Cascade use of biomass – now we are talking

It is widely recognised that biomass from sustainable forestry has a significant contribution to make toward the EU’s 2030 climate and energy goals. The concept of the "cascade use principle" for biomass has been kicked around for several years now with little formal effort to define it as a working definition at EU policy level.

The concept generally denotes a promotion of higher grade applications over lower grade applications leading to a final product use for energy purposes. It has been mentioned in several EU policy contexts, including resource efficiency raw material scarcity and the EU Forest Strategy, but for one reason or another discussion of its merits as a horizontal policy has never really gained the traction it deserves. This appears to be changing however.

Since its specific mention in the European Parliament’s resolution of 9 July on the Circular Economy, both representatives of European forest owners and NGOs have issued policy briefs on the subject. The European Parliament’s Circular Economy Report states in relation to biomass: … the EU’s use of resources needs to be sustainable and … this requires, inter alia, an absolute reduction in the consumption of resources to sustainable levels, … strict application of the waste hierarchy, implementation of a cascading use of resources, notably in the use of biomass,… CEPF, Copa Cogeca and ELO, representing collectively European forest owners, on 6 July issued a joint statement questioning “the benefits and practicability of the cascade use principle”.

While pointing out that the concept has not been clearly defined, and while offering support for the high value use of wood, they oppose valuing and using wood in a hierarchical manner. More recently, BirdLife Europe and the European Environmental Bureau have entered the discussion issuing a policy brief specifically on the cascading use of biomass.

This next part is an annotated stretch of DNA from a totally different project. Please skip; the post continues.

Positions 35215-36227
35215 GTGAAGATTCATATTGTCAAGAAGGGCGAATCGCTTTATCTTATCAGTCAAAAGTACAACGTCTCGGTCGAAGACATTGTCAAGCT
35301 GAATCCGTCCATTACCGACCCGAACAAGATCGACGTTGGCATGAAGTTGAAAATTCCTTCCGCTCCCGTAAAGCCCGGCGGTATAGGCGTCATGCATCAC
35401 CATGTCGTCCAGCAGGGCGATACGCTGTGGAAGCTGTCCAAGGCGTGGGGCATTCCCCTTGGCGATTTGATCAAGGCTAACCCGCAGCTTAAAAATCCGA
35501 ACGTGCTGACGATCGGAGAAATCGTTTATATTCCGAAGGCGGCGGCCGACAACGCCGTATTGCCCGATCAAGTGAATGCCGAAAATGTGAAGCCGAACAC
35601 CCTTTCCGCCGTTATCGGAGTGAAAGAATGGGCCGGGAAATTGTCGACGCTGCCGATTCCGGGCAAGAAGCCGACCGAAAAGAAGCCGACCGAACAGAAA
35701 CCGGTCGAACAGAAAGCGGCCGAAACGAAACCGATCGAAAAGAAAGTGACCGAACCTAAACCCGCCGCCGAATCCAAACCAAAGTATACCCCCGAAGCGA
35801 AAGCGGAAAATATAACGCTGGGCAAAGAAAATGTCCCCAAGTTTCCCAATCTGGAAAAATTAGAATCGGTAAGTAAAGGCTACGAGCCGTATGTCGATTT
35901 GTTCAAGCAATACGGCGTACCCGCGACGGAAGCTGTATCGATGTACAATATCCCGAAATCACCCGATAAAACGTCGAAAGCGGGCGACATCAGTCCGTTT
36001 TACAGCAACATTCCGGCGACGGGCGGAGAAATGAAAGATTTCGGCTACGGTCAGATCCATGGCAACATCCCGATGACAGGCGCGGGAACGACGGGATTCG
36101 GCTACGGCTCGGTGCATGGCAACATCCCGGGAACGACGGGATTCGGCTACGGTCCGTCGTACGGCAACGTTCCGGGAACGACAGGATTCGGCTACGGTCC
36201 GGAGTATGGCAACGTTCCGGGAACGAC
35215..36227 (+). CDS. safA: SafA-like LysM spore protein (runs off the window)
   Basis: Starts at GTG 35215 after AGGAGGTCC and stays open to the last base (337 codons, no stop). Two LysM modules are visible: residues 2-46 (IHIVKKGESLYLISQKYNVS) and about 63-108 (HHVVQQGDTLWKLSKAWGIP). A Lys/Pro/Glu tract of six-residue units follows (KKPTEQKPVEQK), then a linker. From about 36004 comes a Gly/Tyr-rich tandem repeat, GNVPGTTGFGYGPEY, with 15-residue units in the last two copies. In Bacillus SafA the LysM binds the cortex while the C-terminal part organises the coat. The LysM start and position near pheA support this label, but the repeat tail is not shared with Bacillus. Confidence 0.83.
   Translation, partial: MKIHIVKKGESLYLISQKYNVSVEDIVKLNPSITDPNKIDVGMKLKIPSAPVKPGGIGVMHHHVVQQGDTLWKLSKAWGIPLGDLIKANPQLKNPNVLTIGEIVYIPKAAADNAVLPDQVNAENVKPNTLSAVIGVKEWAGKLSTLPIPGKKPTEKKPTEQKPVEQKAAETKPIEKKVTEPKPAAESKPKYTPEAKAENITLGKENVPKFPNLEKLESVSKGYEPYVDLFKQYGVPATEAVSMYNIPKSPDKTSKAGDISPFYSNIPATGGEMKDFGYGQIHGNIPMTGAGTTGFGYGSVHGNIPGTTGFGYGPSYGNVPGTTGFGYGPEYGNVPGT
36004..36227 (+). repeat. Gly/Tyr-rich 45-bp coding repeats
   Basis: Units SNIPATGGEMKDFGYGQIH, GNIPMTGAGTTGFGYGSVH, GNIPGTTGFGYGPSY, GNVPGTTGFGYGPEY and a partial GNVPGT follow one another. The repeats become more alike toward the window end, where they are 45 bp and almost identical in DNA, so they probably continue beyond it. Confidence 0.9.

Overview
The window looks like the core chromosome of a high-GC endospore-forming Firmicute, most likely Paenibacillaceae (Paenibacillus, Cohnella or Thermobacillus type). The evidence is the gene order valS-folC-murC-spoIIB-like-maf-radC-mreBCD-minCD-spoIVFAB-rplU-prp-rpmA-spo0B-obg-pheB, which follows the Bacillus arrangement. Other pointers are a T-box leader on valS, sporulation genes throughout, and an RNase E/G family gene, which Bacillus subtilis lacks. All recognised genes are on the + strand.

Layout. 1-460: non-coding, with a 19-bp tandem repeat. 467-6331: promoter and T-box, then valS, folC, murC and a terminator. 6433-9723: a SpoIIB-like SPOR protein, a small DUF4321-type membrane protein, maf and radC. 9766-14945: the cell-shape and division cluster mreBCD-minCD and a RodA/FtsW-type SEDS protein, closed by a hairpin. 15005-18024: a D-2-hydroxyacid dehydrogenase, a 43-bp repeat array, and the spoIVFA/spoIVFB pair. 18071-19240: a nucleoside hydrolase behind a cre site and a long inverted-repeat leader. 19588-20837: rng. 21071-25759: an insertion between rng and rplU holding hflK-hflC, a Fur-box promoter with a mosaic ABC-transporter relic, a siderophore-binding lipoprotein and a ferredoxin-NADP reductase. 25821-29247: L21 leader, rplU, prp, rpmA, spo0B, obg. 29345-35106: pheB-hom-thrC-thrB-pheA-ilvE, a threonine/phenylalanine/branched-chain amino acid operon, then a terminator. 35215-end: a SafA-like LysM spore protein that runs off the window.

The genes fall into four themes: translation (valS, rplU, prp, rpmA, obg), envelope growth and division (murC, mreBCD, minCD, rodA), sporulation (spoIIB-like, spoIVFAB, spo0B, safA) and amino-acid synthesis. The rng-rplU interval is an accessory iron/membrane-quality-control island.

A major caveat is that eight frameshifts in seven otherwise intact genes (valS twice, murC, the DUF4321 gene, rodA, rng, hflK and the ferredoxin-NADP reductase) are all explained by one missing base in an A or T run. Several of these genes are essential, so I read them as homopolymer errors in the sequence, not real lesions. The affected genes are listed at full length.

Responding to the forest owners, they argue that nothing in the cascade use principle implies restrictions on forest owners selling their products. It also notes that several EU policies are already in place that are consistent with a cascade use of biomass and that other EU policies could and should be better aligned in this direction.

Any discussion of the cascade use principle as being mandatory is a deflection of the real issue and misses the policy opportunity. There are at least four compelling reasons why the cascade use of biomass requires closer policy consideration at EU level:

  1. Jobs and growth – cascading (bio)products produces more skilled jobs (in science and sales) than immediate use for (bio)energy;
  2. Resource efficiency – cascading use promotes multiple raw material uses thereby reducing imports;
  3. Circular economy – cascading preserves higher value materials extending product loops;
  4. Bio-economy – Europe will not have a bio-economy without bio-products, and bio-products require a level playing field with bio-fuels.

At a time when biomass is counting for more than 50% of Europe’s renewables target and woody biomass imports are on a steep rise from use in power generation, Europe needs to examine how this critical, sustainable and domestic resource can best be harnessed for the ambitions of a low carbon economy.

Such considerations are important because they can help us avoid policy catastrophes such as the recent ILUC directive wherein biomass feedstocks critical to the pine chemicals industry have been incentivized for energy use. As the European Parliament’s report acknowledges, moving to a circular economy will require systemic change decoupling growth from economic consumption. The cascade use principle for biomass is important to this policy discussion.

Now is the time. The Commission must take up the mantle and address this issue in its upcoming circular economy package to move the discussion forward.

*This Op-ed was first published on ENDS Waste and Bioenergy on 5 Oct 2015.


Nathan Knight

Senior Advisor

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